1st gen - FB3s
2nd gen - FC3s
3rd gen - FD3s
The Rx7 was only one of the many cars that were powered by the rotary engine. Dr. Ing. Felix Heinrich Wankel invented this type of engine in the 1950's. This design was bought by Mazda and used in many of they're automobiles from the 1960's - today.
12A (1.2 liter twin rotor n/a) 13B (1.3 liter twin rotor n/a / turbo) and 20B (2.0 triple rotor n/a / turbo) are some of the rotary engine codes that are well known. The engine sits just behind the Rx7’s strut towers making it a true front mid engine car which gives the car great handling characteristics and the proud owner bragging rights. The turbocharged rotaries are terribly unreliable and in reality have to be overhauled every 70,000 miles. The apex seals are one of the weakest points in the motor, second warping the rotor housing from over heating occurs very often. These cars have terrible gas mileage and are not pleasant to drive behind with your windows down. A rotary engine burns oil from the factory to lubricate the rotor housing walls. Failure to pamper these cars will result in a blown engine very early in the cars life. These cars have a very hard time passing smog tests with high milage.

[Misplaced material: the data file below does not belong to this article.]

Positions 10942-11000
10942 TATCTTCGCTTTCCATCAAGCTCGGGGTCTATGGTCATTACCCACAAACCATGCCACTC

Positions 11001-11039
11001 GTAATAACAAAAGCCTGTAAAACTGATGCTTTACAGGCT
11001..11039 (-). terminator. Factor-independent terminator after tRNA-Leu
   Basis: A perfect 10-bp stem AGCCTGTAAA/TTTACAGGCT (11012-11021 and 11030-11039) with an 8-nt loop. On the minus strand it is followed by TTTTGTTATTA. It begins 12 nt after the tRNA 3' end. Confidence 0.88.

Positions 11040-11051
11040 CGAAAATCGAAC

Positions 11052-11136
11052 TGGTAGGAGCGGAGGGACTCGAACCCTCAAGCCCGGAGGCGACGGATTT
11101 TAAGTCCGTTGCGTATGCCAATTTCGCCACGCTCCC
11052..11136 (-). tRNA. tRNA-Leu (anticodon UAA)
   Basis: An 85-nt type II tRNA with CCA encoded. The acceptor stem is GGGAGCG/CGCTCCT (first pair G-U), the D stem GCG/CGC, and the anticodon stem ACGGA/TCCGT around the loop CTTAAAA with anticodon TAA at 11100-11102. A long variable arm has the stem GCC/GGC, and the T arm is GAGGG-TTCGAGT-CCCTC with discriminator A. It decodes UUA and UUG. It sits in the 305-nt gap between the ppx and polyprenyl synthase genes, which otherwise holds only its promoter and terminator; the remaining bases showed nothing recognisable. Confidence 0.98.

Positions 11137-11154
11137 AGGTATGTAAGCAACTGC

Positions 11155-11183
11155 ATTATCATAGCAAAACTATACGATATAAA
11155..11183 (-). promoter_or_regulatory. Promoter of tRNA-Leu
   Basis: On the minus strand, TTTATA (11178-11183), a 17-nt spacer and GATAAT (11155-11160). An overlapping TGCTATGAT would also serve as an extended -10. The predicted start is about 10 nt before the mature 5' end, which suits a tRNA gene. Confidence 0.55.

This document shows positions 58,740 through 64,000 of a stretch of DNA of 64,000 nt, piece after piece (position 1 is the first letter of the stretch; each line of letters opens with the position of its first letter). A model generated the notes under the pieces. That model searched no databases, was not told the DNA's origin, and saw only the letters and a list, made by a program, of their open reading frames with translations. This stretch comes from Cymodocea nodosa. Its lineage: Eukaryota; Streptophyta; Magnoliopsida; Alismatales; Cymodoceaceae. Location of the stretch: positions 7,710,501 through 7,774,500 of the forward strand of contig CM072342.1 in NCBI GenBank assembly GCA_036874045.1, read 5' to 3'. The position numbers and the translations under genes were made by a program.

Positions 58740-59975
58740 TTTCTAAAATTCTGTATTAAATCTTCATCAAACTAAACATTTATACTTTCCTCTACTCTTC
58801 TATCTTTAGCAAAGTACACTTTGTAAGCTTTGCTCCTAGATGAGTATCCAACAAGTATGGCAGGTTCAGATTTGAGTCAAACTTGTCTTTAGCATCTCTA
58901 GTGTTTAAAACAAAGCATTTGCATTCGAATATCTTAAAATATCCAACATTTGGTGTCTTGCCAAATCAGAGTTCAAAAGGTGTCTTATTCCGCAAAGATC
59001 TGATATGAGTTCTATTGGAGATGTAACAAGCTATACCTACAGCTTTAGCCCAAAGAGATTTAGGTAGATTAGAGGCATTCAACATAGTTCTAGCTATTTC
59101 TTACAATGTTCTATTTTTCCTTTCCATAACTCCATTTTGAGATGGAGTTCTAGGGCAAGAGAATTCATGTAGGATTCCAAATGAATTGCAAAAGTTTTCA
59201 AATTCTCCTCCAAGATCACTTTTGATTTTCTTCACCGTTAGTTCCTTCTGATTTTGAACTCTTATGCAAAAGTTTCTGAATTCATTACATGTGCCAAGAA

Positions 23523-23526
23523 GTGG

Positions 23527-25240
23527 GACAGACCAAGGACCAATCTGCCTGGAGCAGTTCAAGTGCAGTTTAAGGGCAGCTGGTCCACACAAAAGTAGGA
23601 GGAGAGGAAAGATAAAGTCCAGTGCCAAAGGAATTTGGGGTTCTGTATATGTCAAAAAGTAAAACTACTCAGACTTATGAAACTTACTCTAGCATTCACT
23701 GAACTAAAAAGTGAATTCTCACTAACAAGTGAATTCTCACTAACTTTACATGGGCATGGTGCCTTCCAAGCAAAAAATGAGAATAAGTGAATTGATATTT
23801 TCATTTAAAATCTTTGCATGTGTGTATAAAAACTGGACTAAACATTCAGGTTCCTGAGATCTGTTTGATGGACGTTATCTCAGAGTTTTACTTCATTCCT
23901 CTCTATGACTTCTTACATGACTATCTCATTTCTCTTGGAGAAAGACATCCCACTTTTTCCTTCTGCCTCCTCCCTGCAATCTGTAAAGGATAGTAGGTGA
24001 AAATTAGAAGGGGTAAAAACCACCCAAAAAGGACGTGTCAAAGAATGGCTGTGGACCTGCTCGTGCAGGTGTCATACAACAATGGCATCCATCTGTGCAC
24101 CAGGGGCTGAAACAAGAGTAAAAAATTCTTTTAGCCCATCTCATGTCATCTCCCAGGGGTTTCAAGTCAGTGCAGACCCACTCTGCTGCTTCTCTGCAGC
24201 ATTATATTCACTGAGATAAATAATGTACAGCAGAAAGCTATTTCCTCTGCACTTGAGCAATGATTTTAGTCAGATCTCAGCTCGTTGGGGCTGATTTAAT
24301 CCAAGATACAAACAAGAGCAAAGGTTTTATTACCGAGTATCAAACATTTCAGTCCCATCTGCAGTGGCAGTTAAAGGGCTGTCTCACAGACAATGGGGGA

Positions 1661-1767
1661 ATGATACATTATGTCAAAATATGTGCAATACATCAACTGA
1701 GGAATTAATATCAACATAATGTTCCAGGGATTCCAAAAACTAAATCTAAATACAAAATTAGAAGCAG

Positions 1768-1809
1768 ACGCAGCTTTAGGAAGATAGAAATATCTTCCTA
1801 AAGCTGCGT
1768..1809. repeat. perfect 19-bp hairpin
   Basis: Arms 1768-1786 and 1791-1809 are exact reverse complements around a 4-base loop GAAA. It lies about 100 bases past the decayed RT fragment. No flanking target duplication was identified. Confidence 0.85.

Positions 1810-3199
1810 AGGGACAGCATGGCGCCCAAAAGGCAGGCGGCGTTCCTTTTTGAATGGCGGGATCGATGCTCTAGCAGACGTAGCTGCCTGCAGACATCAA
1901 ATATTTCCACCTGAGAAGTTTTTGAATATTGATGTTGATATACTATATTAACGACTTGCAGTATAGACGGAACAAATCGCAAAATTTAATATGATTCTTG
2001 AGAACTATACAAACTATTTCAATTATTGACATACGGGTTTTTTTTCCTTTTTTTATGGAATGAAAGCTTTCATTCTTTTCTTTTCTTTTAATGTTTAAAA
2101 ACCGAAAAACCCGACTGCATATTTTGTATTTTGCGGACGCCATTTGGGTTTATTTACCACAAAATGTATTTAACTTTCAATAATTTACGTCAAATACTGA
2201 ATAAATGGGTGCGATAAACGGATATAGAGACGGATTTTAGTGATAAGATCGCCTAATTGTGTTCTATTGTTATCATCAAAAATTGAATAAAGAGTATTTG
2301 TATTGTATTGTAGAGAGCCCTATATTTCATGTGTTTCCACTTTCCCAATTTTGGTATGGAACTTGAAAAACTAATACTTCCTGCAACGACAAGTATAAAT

Rx7’s are great cars from beginning to end, I love them, but I already have a girlfriend that needs enough maintenance.. my 240Z does me just fine.
George: "Fuck that slow peice of shit, look at that RX7!!!! it will smoke that stupid rice rocket."
The replacement for displacement.
''Who you calling a wankle?''
A four-stroke engine's cylinder fires only once every two revolutions.
A two-stroke's cylinder fires every revolution, so a 2-stroke has (all things being equal) double the output for the same cylinder size.
Problem is that 2-stroke petrol engines don't scale up in size well (though some industrial Diesels *are* 2-stroke).
The rotary fires (like the 2-stroke) once for each revolution, so it has potentially twice the output for the same volume as a 4-stroke, plus the rotary *does* scale up OK.
Piston engines absorb energy during the compression cycle, giving a negative torque, but rotaries provide positive torque for each entire revolution, since compression, power and exhaust occur simultaneously.
Rotaries can run to very high rpms compared to piston engines because their motion is continuous rather than reciprocating and because the few rotating parts are small-ish and can be made very robust, while piston engines are limited to lower and lower rpms as they scale up.
Rotaries are thirsty if you cane them, but I get 30 mpg touring at 70 mph in my 1985 Series 3, no mods.
Fuel consumption is an issue - it's to do with the combustion space being a long, thin rectangle, rather than the more ideal cylindrical space of a piston engine.
And having a turbo giving over 270 shaft HP from a 1.3 litre engine has got to be a temptation....
But no, NOTHING else in the car park looks as damn sexy!